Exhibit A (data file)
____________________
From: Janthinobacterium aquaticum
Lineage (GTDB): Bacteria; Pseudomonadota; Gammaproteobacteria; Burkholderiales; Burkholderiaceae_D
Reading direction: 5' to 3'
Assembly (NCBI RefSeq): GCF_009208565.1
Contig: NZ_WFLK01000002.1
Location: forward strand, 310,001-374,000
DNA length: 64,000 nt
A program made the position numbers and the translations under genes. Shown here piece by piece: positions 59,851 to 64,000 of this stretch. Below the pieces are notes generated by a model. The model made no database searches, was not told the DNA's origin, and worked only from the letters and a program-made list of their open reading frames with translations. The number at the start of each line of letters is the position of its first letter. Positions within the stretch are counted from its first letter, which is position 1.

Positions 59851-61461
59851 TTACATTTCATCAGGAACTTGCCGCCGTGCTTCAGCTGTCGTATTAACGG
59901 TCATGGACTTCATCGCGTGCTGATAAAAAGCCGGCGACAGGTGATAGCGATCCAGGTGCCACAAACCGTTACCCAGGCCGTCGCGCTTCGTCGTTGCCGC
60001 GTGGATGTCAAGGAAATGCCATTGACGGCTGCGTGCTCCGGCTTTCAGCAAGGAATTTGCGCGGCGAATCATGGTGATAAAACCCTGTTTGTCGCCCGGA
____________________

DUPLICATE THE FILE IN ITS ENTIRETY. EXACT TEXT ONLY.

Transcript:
From: Janthinobacterium aquaticum
Lineage (GTDB): Bacteria; Pseudomonadota; Gammaproteobacteria; Burkholderiales; Burkholderiaceae_D
Reading direction: 5' to 3'
Assembly (NCBI RefSeq): GCF_009208565.1
Contig: NZ_WFLK01000002.1
Location: forward strand, 310,001-374,000
DNA length: 64,000 nt
A program made the position numbers and the translations under genes. Shown here piece by piece: positions 59,851 to 64,000 of this stretch. Below the pieces are notes generated by a model. The model made no database searches, was not told the DNA's origin, and worked only from the letters and a program-made list of their open reading frames with translations. The number at the start of each line of letters is the position of its first letter. Positions within the stretch are counted from its first letter, which is position 1.

Positions 59851-61461
59851 TTACATTTCATCAGGAACTTGCCGCCGTGCTTCAGCTGTCGTATTAACGG
59901 TCATGGACTTCATCGCGTGCTGATAAAAAGCCGGCGACAGGTGATAGCGATCCAGGTGCCACAAACCGTTACCCAGGCCGTCGCGCTTCGTCGTTGCCGC
60001 GTGGATGTCAAGGAAATGCCATTGACGGCTGCGTGCTCCGGCTTTCAGCAAGGAATTTGCGCGGCGAATCATGGTGATAAAACCCTGTTTGTCGCCCGGA